By Sreya Banerjea

Abstract: This presentation employs a transnational feminist lens and critical legal perspective to offer an intersectional analysis on the social and economic impact of two coinciding events – the Citizenship Amendment Act (CAA) and the Covid-19 pandemic – on internal and external migrant sex workers in India. I am concerned about their well-being and survival needs as they are overlooked or inadequately addressed through government policies and protective measures. I begin by offering a critical reflection on how implicit and explicit state-induced violence imposed on the professional and intimate lives of sex workers are influenced by colonial, patriarchal and capitalist approaches to women’s mobility and reproductive labour. Then, I discuss the ways in which prevailing oppression of gender, class, and sexuality experienced by sex workers have been exacerbated as a result of the conditions formed by the pandemic.

These include economic inequities, the shift to digital platforms or other methods of engaging in sex work, displacement, lack of access to essential resources, segregation, and mobility constraints. This is followed by an examination of the extent to which migrant sex workers are included and excluded in government responses. The third and final section of this article explains how sex workers’ mobilization, collaborative initiatives, and survival stories depict their agentive capabilities to cope and respond to structural inequality and epistemic violence.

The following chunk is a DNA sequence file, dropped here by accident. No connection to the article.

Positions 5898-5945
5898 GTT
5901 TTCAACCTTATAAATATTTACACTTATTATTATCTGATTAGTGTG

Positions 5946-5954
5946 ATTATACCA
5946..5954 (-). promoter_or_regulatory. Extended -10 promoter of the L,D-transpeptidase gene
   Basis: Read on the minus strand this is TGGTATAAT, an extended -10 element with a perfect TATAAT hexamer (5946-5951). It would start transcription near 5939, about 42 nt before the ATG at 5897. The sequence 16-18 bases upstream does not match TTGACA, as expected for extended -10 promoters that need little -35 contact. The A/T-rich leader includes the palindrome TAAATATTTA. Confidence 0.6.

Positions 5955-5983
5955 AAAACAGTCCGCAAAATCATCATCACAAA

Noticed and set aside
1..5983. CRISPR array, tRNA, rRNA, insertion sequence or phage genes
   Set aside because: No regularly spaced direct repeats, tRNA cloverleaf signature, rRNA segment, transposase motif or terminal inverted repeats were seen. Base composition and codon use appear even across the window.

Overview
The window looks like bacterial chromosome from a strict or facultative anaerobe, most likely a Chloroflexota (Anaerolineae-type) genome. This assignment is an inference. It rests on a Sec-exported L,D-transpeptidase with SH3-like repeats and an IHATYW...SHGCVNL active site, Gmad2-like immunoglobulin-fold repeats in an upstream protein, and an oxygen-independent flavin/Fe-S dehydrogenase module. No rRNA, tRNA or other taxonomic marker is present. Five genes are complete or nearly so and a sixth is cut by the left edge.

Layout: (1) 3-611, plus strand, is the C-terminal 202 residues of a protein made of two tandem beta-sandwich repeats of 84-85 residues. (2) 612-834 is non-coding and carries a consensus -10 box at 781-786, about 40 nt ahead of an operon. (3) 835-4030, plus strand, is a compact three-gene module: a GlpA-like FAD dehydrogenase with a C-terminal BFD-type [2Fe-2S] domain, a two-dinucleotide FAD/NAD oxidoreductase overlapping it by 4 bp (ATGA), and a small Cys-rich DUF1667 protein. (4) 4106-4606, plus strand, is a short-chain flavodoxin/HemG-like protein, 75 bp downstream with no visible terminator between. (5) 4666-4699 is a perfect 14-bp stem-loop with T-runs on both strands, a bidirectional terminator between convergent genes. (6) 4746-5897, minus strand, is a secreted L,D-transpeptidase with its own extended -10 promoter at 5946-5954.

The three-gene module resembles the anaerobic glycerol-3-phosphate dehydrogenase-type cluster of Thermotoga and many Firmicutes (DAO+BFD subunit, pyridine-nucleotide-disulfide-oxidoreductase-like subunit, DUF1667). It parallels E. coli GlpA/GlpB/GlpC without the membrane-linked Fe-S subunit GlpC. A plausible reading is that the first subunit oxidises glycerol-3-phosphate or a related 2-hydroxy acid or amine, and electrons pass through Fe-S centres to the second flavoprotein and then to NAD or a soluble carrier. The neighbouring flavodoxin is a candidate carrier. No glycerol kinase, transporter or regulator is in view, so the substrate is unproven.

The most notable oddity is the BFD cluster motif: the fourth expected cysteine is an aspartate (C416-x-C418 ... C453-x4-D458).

Keywords:  sex work, India, Covid-19 pandemic, mobility politics, citizenship

Sreya Banerjea recently completed her PhD from the Center for Gender Studies at the School of Oriental and African Studies (SOAS), University of London. She previously completed MA in Gender, Feminist and Women’s Studies from York University, Toronto. Her thesis project explored interstate and interregional marriage migration and trafficking in India. Through life stories and personal narratives of brides and their lived experiences of marriage, migration, and trafficking, her PhD research project contributes to the development of local and rural women’s epistemology in the broader field of gender studies. Presently, she is looking into the impact of spatial regulation and gentrification on everyday lives of sex workers and their children in India, and how it transforms the patterns and processes of social reproduction. Sreya’s research interests are situated in the areas of postcolonial theory, transnational feminist perspectives, and social anthropology; critical legal perspectives; gender and sexual politics in South Asia and in the diaspora; sex work, trafficking, migration; qualitative research methods and feminist research methodology. –